When an individual or a company is in the black, it means they’re doing well financially. They don’t have too much debt, and they’re making progress towards their goals. Being in the red is essentially the opposite. It means they’re not profitable and showing a loss.
Right now, most Americans are in the red. Most us are living paycheck-to-paycheck, burdened by credit card debt, and could not come up with $1,000 cash in case of an emergency. Of all the things to worry about, this has got to be moved to the top of the list.
When you’re in the red, you’re at risk. The smallest financial hiccup can lead to disaster, and you’re not improving or making progress towards your financial goals. At best, you’re treading water. At worst, you’re sinking deeper and deeper into the abyss.
There’s a wonderful Latin term, tabula rasa. Its translation is “clean state.”
What would you give to have a clean slate? To start from scratch with a fresh page? Would you like to rip your current sheet off the pad, ball it up, and throw it in the trash?
While I’m confident there are many aspects of your life you’d like to hang onto, we’ve all got some areas where we could benefit from a fresh start. With our finances, this is certainly true. Whether it’s being stuck in credit card debt, being behind on savings goals, or trying to dig out of an investment loss, we’ve all got skeletons we’d like to get rid off.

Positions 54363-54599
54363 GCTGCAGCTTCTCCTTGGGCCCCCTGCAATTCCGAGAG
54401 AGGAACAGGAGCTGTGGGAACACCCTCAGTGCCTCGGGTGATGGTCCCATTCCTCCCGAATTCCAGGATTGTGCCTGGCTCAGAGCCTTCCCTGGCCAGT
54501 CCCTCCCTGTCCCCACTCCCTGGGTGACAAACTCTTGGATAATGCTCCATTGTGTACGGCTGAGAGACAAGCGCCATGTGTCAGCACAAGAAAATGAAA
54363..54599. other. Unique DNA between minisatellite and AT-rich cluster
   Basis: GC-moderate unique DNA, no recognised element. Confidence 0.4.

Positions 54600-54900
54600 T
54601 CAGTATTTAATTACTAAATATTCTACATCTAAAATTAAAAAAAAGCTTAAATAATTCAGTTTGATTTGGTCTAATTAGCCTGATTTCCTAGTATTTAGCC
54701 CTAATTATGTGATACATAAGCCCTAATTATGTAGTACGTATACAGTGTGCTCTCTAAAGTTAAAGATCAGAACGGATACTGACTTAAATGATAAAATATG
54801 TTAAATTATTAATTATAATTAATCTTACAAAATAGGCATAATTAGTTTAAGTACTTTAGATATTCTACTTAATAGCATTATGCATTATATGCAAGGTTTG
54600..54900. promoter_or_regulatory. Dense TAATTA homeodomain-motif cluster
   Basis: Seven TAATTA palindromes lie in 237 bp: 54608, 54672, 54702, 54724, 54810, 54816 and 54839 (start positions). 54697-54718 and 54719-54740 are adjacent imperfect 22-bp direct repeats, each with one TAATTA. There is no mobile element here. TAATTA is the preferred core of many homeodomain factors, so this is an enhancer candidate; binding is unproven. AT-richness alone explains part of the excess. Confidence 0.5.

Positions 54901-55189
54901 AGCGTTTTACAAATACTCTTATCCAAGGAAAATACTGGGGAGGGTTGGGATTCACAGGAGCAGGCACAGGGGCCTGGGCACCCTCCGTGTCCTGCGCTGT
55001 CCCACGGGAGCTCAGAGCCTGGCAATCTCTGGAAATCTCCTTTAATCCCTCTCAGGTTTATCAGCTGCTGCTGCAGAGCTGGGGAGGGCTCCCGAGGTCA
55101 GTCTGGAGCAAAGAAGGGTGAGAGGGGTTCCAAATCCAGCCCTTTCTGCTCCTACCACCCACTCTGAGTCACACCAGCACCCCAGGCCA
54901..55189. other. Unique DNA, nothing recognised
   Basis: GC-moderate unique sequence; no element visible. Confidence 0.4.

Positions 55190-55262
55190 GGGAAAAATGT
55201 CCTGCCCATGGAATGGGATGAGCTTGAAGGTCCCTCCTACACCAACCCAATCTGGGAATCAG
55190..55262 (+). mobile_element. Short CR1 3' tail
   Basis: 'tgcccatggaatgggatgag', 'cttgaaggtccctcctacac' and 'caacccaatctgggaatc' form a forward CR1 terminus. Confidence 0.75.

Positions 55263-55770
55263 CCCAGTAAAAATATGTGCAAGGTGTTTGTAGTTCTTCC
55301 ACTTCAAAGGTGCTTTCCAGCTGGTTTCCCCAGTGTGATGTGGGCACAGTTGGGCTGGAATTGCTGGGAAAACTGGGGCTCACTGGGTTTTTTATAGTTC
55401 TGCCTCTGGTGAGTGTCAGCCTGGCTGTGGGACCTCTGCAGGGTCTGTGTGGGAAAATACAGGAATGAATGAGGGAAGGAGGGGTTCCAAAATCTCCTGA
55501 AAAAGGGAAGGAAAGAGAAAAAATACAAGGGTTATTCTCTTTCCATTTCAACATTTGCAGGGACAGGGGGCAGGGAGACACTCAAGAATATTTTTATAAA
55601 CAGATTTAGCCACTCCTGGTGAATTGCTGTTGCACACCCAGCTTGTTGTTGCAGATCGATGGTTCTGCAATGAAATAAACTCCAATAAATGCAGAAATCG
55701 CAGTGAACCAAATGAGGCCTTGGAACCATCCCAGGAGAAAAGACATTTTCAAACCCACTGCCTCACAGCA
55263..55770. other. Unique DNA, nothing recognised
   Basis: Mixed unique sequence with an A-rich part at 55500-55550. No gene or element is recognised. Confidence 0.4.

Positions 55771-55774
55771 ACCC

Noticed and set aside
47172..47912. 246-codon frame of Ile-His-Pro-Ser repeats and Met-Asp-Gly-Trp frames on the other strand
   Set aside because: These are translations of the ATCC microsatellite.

And we don’t have time to waste.
My goal is to help you find your version of tabula rasa. To get you in the black. As a financial advisor, I’ve been helping people do this for over 20 years. I’m honored to be named to Investopedia’s list of the top 100 financial advisors many years running.
Here’s what we’ll cover:
- The starting point
- Find finding financial security
- Getting out of credit card debt
- Reevaluating everything
- Your comeback
Let’s get started.
The starting point
What landed you here? How did you end up in the red? Odds are, it didn’t happen all at once. You’re in the financial situation you’re in because of habits and behaviors you’ve formed over years.
The starting point to getting in the black is to make the commitment to do it. You committed to getting here by doing what you’ve done, and you’ll need to commit to changing. It will require making tough decisions, and having the courage and will to stick to it.